The Main Event
On the big day itself, with a little more of my Pinot Grigio from the fabulous Protea bottle, I’m afraid it was rather more of the same. Lots of good intentions, but a little lacking in the execution. L’Ormarins’ Queen’s Plate coordinator Katherine Gray and the work she does is extraordinary. She really adds a touch of magic and we should definitely find a way to use her more on the day. However, perhaps at appropriate intervals between races, rather than when we could be watching horses on parade or cantering down please, Mr Producer? We also had Neil Andrews interviewing the likes of Brian O’Driscoll and Sean Fitzpatrick just ahead of the main race. While a sports fan like myself is grateful for any time with our sports stars, not everyone trying to watch the racing is going to appreciate it in quite the same way at that particular juncture.
Also, the sound went completely and for 5 minutes we were left in complete silence. No apology, explanation and again, the interviews completely overran the slot that should have been allocated for providing information on the next race. While there was clearly build up and electricity in the ring, the viewer at home didn’t get to participate in any of it.
I’m trying to be fair about this and see both sides, but if we are going to try and do in racing what is being achieved now in cricket, then someone has to get hold of this and do it in the same way. Include celebs by all means, but shorter and sweeter and not when we are all dying to see the horses for one of the biggest races of the year.
Too much waffle
Now the next bit is a little difficult, but is again the culprit of what I think currently lets the whole production down and that’s production management. I’m not sure how you overcome this particular issue. Because of the brand and the day and all the big races and big names involved, the occasion lends itself to everyone getting excited – we had Anton Marcus winning four in a row, there are breeders involved, the British High Commissioner, Princess Eugenie (what a coup!), and while it’s important to show that, we need a producer to keep an eye on the time and say ‘listen guys, speed things up!’ When you have four good races together as we did on Saturday, running on with the speeches of one, impacts the preparation – and betting – for the next race. It would not be allowed at any other ordinary race meeting. The punters are where the money comes from, so give them what they want!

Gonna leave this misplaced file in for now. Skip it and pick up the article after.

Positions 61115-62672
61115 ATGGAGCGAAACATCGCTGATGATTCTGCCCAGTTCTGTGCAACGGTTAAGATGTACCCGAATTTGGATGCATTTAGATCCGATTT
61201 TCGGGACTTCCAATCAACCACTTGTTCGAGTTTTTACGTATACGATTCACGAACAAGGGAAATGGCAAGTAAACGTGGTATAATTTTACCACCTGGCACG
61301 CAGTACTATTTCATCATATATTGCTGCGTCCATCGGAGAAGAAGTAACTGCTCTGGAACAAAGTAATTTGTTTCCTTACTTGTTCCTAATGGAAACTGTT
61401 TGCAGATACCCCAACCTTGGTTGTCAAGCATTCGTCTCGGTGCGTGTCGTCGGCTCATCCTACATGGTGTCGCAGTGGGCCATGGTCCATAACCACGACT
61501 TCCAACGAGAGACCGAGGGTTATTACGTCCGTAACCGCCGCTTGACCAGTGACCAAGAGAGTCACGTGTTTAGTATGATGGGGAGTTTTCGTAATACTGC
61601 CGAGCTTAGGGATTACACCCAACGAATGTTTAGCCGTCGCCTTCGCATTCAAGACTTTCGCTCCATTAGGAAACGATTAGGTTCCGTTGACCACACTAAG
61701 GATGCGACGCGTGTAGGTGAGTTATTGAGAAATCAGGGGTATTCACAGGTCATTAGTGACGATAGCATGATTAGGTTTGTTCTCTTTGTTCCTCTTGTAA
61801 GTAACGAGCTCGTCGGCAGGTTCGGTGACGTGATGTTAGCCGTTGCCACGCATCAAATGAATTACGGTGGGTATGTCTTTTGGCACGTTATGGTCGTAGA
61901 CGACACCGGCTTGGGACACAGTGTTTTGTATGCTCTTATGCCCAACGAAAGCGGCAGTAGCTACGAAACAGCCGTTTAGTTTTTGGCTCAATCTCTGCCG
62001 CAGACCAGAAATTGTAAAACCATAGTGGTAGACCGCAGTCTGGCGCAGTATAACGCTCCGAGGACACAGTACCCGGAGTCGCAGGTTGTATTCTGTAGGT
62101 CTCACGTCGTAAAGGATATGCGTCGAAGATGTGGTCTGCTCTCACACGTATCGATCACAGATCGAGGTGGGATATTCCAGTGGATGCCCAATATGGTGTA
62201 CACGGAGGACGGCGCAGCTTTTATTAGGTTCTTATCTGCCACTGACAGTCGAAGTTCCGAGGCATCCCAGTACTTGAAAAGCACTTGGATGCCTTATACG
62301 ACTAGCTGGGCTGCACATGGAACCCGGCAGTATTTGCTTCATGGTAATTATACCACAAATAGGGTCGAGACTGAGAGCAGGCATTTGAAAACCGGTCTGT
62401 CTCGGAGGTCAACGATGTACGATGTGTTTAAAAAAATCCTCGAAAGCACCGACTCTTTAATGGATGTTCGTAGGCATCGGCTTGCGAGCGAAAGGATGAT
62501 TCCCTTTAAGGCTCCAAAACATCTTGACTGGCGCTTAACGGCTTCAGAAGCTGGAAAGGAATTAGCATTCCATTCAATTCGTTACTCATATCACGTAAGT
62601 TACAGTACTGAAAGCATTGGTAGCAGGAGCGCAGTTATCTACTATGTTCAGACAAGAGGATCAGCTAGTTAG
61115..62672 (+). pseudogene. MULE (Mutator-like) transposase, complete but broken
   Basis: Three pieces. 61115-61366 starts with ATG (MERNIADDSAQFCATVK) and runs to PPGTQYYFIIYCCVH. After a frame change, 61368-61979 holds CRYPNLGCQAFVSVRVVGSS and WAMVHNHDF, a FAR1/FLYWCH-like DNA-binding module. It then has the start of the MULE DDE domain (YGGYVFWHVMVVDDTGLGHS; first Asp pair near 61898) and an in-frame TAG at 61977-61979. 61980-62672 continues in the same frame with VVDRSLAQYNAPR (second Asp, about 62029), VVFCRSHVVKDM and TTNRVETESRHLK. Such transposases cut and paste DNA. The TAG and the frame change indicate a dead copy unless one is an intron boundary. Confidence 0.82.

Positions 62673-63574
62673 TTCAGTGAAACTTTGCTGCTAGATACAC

Also a note if I may to all our presenters who do post race interviews – we all know winning races like these is the thrill of a lifetime, but time is limited. We want to hear from the jockey, trainer and owner – and your questions need to be shorter than their answers! We don’t need presenters fawning to the extent that we know Granny is watching and uncle and aunt couldn’t make it. We love it and we appreciate it, but there’s just too much of it and frankly, it’s a bit of a turn off. If we want to change our image, we’ve got to keep it short, sweet and specific.
Cheese with that?
I’m not knocking him, but Neil Andrews the soccer presenter and Neil Andrews the racing presenter are chalk and cheese. At soccer, he’s professional, quick and humourous, but the moment it’s Neil the racing presenter, that’s where the cheese comes in (and sometimes it’s gorgonzola). And what I mean by that is sometimes I have to switch off the morning programmes because of how Neil and his colleagues talk to each other – there are too many jokes and innuendos and frankly there have been a few comments when they’re on with Julie that have hardly been respectful. It’s time to clean up our act. You don’t see that on any other sports show on the SABC or Supersport. Look at what’s going on now in cricket and rugby – it’s fantastic. We need to lift our standard so that people will want to watch these shows.
On a positive note, it was a marked improvement on the Guineas coverage and what did seem to work well was Fiona who did several races on horseback again. Her mic was much better, although still not working all the time and the jockeys each had their own, which seemed to work better.
From a sponsor’s point of view, the day looked a huge success and what struck me was the vibe created by the beautiful people in all the special areas (perhaps next year we should look at inviting Prince Harry and his glamorous new girlfriend, one of the leading ladies from Suits, to do the presentations – I think they would have a ball!). It looked like an amazing day on course and as a lover of racing, that came over in a strong way. If only we could get the focus – and the timing – a little more firmly controlled, it could be improved by lengths.